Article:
On August 27, a four-person crew from Vice News—two British journalists, Jake Hanrahan and Philip Pendlebury, an Iraqi translator Mohammed Ismael Rasool, and their driver—had the chance to experience the harrows of the Turkish legal system.
The crew was detained while reporting the clashes between the outlawed Kurdish Workers’ Party (PKK) militants and the Turkish police in the southeastern city of Diyarbakir. The driver was the luckiest; he got released in two days. The two Britons were arrested by the court and put in a maximum security prison, dubbed F-Type, only to be released five days later. Rasool is still held by the Turkish authorities. Not quite Midnight Express, even a brief stint in an F-Type is enough to make someone never want to visit Turkey again.
And what triggered the incident was nothing more than an anonymous tip to the cops. The source claimed the Vice journalists were ISIS supporters. The police acted quickly and detained them when an anti-terror squad raided their room at the Hilton Hotel in Diyarbakir and confiscated their belongings, including notepads and computers. The police were able to see some of the footage the team had shot earlier, mainly of PKK fighters—considered terrorists by both Turkey and the U.S. But the real legal clincher was the computer belonging to Mohammed Ismael Rasool, the translator. It was encrypted by a program that the Turkish prosecutor said that was also commonly used by ISIS militants. This would become the main evidence in the court hearing two days later.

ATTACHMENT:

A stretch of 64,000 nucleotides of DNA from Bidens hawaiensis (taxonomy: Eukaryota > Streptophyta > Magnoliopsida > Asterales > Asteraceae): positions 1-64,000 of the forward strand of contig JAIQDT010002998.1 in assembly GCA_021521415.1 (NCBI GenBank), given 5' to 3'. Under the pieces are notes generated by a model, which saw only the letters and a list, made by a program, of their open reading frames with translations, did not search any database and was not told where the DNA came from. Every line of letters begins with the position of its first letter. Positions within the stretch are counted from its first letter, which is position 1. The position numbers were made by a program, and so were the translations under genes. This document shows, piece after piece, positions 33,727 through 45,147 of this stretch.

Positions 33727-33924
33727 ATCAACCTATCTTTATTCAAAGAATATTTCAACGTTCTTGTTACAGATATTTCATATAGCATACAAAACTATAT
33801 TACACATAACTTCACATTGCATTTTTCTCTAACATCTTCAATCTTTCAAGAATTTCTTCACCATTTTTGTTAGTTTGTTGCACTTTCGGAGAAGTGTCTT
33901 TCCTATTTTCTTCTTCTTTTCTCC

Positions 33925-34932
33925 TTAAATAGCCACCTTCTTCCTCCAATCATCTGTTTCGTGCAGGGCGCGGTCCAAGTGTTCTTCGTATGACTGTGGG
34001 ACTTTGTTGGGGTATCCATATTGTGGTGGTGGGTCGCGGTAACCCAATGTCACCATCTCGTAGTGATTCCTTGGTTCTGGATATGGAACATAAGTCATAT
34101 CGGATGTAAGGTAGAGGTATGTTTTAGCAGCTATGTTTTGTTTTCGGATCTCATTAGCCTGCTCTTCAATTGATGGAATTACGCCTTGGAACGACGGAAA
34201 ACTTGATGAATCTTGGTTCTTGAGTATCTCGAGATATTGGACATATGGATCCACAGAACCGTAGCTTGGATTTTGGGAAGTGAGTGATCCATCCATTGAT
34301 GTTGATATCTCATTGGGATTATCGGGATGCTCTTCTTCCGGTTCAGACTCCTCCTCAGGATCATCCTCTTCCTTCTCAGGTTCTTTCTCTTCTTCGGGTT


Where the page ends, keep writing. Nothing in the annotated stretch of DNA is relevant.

Even though their lawyer was sure the team would be released promptly—a quick Google search was enough to show they were legitimate journalists—the judge nevertheless decided to arrest them. The charge was “supporting a terrorist organization without being a member.” As any terror suspect would, they were sent to a maximum security prison.
While it is shocking that an anonymous tip can escalate into a terror charge just in two days, with barely any evidence, it is nothing out of the ordinary in Turkey’s legal system. Turkey’s legal system derives from a constitution written by a junta government in the 1980s, which is based on protecting the state against threats from its citizens. Security of the state comes first, then due process and then, finally, human rights. In a 2007 survey, 51 percent of judges agreed: “Human rights can pose a threat to state security.”
Gulcin Avsar, a human-rights lawyer, recalls cases she defended in 2009. One was a 15-year-old who was convicted of being a PKK member. The only evidence was a picture in his phone— of Abdullah Ocalan, PKK’s jailed leader. The only evidence against another teenager was a photograph of him in a protest. There was a call for the demonstration on a pro-PKK website. The court decided he answered the call, therefore he was a PKK member.
Avsar said things were getting better after 2010, with the conflict between PKK and Turkey ebbed, thanks to a renewed peace process. Both the police and the courts started to be much less active in pursuing terrorism charges, while there was no major change in the laws. Since the peace process had all but evaporated within the last year, the hardball approach has returned.